Phanteks NV7 Review: A Fresh Approach to a Classic Design
PC hardware is more powerful (and power hungry) than ever before. As such, high-end components are getting bigger than ever. Since the Nvidia RTX 4090 was released last year, only some case companies have released a chassis designed to fit such a giant card. And that’s reasonable to an extent. Does every case have to be longer than an Xbox Series S and big enough to hold a $1,500+ graphics card?
But with that being said, if you’re spending that much money on a graphics card or similar high-end components, chances are good you’ll want to show off your hardware. That’s where his NV7 from Phanteks comes in. This is a complete tower with glass mesh and RGB sprinkles. It may not sound all that different from many other cases released in recent years, but the Phanteks NV7 looks and feels great with plenty of customization, an attractive look, and a modest price tag of $220. is also fresh. However, you must provide your own. Unless you have fans who plan to carry over from previous builds, the cost will naturally increase.
Specifications of Fantex NV7
|type||ATX full tower|
|motherboard support||Mini-ITX, Micro-ATX, ATX, EATX|
|Dimensions (H x W x D)||20.9 x 10 x 23.1 inches|
|Maximum GPU length||17.7 inch|
|CPU cooler height||7.3 inches|
|internal bay||2.5″ x 6 and 3.5″ x 1|
|2.5″ x 2 and 3.5″ x 2|
|Front I/O||1x USB 3.2 Gen 2 Type-C|
|2x USB 3.0|
|bottom fan||3x 120 or 140mm|
Features of Fantex NV7
When I first heard about Phanteks’ NV7, I wished the company had jumped on it. O11 Hype train. However, after spending time building and testing this chassis, it’s clearly not the same as Lian Li’s flagship case line.
The NV7 has the most cooling space of any case we’ve reviewed so far. Cooler Master HAF700EVO, but that case will be bigger in all respects and much more expensive. The NV7 can have 12 fans without sacrificing storage space.
When it comes to fans, none come with a case. This has become unfairly common in cases designed as showpieces, such as Lian Li’s O11 Dynamic. Of course, you’ll need to add your own fans. This will increase your build budget unless you have spinners you want to carry over from previous builds.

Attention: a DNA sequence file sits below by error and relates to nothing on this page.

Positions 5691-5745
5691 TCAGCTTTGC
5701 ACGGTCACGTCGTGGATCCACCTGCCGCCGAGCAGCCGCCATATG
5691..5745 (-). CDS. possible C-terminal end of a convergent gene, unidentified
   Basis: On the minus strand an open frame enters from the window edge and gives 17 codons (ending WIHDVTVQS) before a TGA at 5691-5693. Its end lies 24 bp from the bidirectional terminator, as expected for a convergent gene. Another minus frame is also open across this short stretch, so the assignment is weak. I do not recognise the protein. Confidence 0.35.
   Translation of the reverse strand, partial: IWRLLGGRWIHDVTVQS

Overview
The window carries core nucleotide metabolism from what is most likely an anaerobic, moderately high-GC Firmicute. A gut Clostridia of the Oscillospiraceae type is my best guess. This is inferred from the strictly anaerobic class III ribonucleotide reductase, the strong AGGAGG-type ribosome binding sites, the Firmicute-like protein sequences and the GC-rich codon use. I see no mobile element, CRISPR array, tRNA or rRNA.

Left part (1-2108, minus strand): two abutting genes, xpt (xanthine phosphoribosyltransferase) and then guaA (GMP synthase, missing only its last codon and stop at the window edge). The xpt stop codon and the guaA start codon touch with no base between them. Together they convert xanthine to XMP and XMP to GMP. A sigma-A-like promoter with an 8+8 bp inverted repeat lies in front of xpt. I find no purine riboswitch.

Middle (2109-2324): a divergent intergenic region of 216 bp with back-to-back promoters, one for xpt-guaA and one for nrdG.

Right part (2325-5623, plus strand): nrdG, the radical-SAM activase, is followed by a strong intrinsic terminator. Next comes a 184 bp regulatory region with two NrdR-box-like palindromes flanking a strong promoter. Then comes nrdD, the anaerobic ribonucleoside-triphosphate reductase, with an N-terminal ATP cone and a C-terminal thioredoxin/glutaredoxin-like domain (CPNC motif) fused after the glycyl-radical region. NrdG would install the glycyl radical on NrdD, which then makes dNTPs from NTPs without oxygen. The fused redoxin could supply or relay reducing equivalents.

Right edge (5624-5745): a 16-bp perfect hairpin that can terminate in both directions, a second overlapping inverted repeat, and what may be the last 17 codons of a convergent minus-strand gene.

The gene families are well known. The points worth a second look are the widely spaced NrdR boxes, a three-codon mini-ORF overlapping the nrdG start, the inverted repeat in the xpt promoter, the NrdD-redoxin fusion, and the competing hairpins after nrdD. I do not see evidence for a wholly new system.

That being said, Phanteks sent me a few sets of new products. D30-120 fanThe has a built-in RGB ring that can be clipped on like Lian Li’s Unifans, reducing the need for messy cables and connectors.Fans come in white or black, regular fans or reverse blade. The reverse blade model allows for a more attractive appearance where the back of the fan is normally visible. For those who want the best possible beauty, this is a great option.but Thermaltake’s Swafan EX line This issue is resolved by shipping two sets of fan blades in the box so you can replace them yourself instead of buying two different types of fans.
In this case, installing the Phanteks fans was a breeze. The side fan mount is secured by his single thumbscrew on top of the case. A similarity between NV7 and HAF is the bottom tray. You can rotate this a few degrees to tilt the bottom fan forward if needed.
As usual for Phanteks, the case comes with a plastic box packed with extra screws sorted to get you started. The company also includes an anti-slack bracket for his GPU, but it’s not great. It can be adjusted to fit the width of most GPUs, but it wobbles like crazy and covers his 3rd fan of the Gigabyte RTX 3070 TI Gaming OC. This doesn’t seem to affect heat, but if you’re installing a huge GPU, I’d recommend buying a better bracket.
As is the case with most Phanteks, there’s a splash of RGB here and there, but it’s never overpowering and I love it. The case has his RGB strip running along the edge of the motherboard tray. According to Phanteks, his RGB in this chassis uses his new D-RGB controller which provides dual channel output. RGB is very customizable thanks to his four control buttons on the top of the chassis. However, since he has four buttons, controlling the light show can be a little complicated.
One area where the design feels a little lazy is on the back side panel, which requires a small screw to screw in from the top of the case. The screws are very small and are often lost during assembly, so be careful not to roll them around.